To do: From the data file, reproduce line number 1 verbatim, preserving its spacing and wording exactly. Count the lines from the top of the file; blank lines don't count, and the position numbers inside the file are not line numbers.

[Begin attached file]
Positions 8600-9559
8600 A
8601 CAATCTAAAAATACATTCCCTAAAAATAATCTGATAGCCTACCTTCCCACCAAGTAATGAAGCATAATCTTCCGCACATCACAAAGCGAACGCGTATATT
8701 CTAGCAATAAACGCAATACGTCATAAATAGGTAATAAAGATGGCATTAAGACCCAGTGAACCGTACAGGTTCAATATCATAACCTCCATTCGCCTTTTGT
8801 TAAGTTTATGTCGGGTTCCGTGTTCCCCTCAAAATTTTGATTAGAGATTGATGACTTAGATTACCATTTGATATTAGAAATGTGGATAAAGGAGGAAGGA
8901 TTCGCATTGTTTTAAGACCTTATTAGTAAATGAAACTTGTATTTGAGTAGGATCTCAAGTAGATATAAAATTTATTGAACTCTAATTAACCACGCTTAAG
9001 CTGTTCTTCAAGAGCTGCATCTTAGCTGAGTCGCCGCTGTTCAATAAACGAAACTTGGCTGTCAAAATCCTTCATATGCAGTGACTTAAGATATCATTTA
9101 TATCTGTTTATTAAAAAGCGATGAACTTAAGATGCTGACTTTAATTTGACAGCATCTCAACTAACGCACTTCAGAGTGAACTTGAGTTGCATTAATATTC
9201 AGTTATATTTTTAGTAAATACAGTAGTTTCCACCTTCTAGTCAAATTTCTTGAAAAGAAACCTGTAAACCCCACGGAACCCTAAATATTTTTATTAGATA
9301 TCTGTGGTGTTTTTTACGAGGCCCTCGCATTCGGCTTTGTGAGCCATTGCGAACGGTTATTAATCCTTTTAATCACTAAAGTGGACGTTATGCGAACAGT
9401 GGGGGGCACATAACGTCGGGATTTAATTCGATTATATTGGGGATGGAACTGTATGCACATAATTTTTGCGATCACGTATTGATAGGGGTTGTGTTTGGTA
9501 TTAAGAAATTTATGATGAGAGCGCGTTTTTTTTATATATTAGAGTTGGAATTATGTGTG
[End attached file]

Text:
Positions 8600-9559